Art work in Ayigya-Zongo
In July/August 2011 we held the AWAY IS A PLACE workshop on the campus of Kwame Nkrumah University of Science and Technology (KNUST) in Kumasi. Just across the street from the gated university campus we found the Ayigya district with a zongo community. Most of the women we met day by day on campus selling bananas, peanuts, kenkey, water sachets and tilapia from the tops of their heads, live in Ayigya-Zongo.

Workshop participants (drawing: Rex Akinruntan)
On our first walk through the neighbourhood we saw many difficulties we thought the residents could be facing in their daily life. We decided to approach people living there, ask them to tell us about the positive and negative aspects of their everyday life and then try to visualize these issues with them.
The first meeting was in the evening with the assembly man and the tribal chiefs. After having explained our intentions to create a series of collaborative art projects with the residents, we were accepted and given free admittance to the community. The next morning we were invited to come again, and meetings were arranged with people in the community we might work with.
HMJokinen was introduced to Adiza Bukari, her first interview partner who then quickly invited friends to join the project Ayigya Voices. Ralitsa Diana Debrah accompanied the work and helped to translate. On walking tours Adiza Bukari, Adiba Bukari and Mariatu Yusif introduced the community.
For Charlie Michaels a meeting was arranged at the local primary school, and we found ourselves in a classroom with ten children and many more at the door step, urgently wanting to join in. Over the course of the next week Charlie Michaels, along with Epilogue Annku and Ralitsa Diana Debrah, gave photography lessons to the participating group. The children took hundreds of photos based on prompts given to them which show personal, fresh and often surprising views of their surroundings, communicating what and how they value the place they live > Photographs by Children in Ayigya-Zongo
The high tension tower which has been erected in the middle of the community, became the object of Rex Akinruntan's sculptural work: the artist covered the lower parts of the metallic feet with plastic waste material in order to protect residents, and above all children, from receiving dangerous electric shocks during rainy periods. The words "home" and "mobile", printed on the plastic bags, took on quite new meanings that reflected the difficult housing rights in the zongo and threats of forced eviction due to the high tension tower.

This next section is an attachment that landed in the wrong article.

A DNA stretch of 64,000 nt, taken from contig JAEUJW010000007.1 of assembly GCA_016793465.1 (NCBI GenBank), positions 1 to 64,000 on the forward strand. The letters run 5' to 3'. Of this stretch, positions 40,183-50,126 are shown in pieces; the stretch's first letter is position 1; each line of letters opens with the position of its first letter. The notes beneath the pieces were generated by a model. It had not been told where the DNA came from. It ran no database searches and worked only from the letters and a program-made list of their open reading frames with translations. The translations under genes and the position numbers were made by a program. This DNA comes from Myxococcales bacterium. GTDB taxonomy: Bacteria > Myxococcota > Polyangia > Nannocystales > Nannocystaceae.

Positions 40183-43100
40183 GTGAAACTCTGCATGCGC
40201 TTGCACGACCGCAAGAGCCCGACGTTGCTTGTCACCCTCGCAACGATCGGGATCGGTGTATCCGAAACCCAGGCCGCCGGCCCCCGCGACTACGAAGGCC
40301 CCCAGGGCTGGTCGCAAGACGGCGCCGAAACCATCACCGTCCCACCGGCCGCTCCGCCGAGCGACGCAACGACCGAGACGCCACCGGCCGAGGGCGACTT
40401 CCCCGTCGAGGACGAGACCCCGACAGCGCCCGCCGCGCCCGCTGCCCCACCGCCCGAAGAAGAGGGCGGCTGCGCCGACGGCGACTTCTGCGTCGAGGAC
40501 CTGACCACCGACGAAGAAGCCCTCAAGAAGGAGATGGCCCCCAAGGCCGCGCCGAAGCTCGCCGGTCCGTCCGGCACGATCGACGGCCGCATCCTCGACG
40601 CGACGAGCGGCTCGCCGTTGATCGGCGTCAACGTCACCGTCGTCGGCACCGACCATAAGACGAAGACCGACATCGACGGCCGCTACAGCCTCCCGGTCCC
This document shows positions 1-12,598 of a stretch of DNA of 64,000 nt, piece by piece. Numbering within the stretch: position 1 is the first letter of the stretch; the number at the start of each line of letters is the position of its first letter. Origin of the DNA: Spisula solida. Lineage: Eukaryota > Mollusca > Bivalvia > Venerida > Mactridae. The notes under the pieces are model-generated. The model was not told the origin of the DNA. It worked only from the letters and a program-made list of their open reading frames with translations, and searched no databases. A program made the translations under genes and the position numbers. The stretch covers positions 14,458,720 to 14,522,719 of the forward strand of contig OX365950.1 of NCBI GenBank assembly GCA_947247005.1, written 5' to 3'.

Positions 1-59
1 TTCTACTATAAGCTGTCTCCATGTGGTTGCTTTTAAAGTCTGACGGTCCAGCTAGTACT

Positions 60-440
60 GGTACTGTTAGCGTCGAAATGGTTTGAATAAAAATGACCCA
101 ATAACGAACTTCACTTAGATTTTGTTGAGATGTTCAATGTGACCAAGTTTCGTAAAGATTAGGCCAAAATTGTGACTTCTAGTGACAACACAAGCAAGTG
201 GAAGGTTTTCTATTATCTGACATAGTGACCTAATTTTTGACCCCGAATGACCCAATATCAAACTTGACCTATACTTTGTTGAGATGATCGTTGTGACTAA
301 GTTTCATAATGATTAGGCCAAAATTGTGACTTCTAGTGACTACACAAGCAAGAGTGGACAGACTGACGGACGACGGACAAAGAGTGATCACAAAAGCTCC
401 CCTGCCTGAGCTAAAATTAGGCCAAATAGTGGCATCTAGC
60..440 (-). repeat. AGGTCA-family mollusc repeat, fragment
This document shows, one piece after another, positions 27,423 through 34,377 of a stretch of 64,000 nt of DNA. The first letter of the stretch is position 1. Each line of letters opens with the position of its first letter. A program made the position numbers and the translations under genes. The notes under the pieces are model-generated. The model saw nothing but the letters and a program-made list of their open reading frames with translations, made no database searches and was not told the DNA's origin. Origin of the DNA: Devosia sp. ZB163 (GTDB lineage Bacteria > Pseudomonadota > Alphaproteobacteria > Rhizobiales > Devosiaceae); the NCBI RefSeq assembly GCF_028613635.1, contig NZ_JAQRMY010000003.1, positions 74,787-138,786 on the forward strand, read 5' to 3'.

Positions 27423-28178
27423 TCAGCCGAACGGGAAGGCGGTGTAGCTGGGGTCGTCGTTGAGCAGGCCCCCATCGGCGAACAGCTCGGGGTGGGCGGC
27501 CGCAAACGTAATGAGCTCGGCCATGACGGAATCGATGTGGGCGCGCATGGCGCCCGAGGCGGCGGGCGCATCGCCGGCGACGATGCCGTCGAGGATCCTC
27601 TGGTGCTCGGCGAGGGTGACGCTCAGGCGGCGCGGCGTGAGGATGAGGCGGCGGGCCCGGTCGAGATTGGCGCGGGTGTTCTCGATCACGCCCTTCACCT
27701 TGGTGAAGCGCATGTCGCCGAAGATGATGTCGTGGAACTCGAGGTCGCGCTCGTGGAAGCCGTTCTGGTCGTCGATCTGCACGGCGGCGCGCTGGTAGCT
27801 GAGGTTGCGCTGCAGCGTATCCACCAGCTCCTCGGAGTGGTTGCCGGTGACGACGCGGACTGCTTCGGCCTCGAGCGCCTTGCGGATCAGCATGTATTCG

On the university campus, Akinruntan built a landscape of installations consisting of electronic waste that he found in Ayigya as well as waste copper wire and discarded plastic water sachets. He took a critical view at the importation of garbage from rich countries, his installations subtly bringing to mind traditional Ghanain Adinkra symbols.
Dankwa Kwabena Ampadu also was occupied with the high tension tower. He designed the comic-like postcard DANGER! that warned against climbing to the top of the high tension tower. The postcard was to be distributed among the children in the neighbourhood.
Ralitsa Diana Debrah engaged in redesigning the omnipresent and aggressive Vodafone brandings with contemporary "Adinkra" symbols, created by the workshop participants. She invited children of Ayigya to print t-shirts and participate in a performance during which the brandings on a house wall were pasted over with the new "Adinkra" messages. With this work she continued the collaborative 2009 project Re-Painting the Red.
Debrah also produced a film about three women documenting their exhausting walk up and down dusty, eroded roads to the remote drinking water spot. The artist is planning a longterm community garden project in cooperation with residents of Ayigya, in which unemployed youth will be invited to participate.  
For one week during the workshop we were able to work in this wonderful neighbourhood researching, mapping, photographing, interviewing, installing, filming, painting signs on houses, and simply playing with children or sitting under a tree and chatting with the residents. As we became closer to the people, we experienced openess and encountered generous hospitality. At the end of our week there, we created a series of public exhibitions in urban space mentioned above, as well as an exhibition in our workshop room on the university campus where we happily welcomed many curious visitors from Ayigya-Zongo.
Our week in Ayigya-Zongo became an unforgettable experience. We cordially want to thank all the people we met and worked with, especially Abiba Bukari, Adiza Bukari, Adisa Issah, Fati Issah, Hawa Yusif, Mariatu Yusif and the children Bashir Abdul Mumuni, Cecilia Yeboah, Eric Takyi, Ive Serwaa Kwame, John Akutu, Jude Ganda Bawah, Mansur Mumuni, Rispa Acheampong, Sadique Abubakari, Serwaa Margaret Adu.
It was a great pleasure to discuss and develop the project AWAY IS A PLACE with our Ghanaian colleagues and workshop participants who gave us valuable insights and opened our eyes to many central aspects of Ghanaian society: Dankwa Kwabena Ampadu, Dunyo Freeman Kwame, Mawuli K. Amedofu, S. Daniel Ohene, Emmanuel Osei-Tutu.
For their thought provoking projects, persistent help, assistance and translation we would like to embrace the artists and our dear friends Rex Akinruntan, Epilogue Annku, Gilbert Amegatcher - and especially Ralitsa Diana Debrah whose organisational talent made everything possible.
September, 2011
HMJokinen, Charlie Michaels

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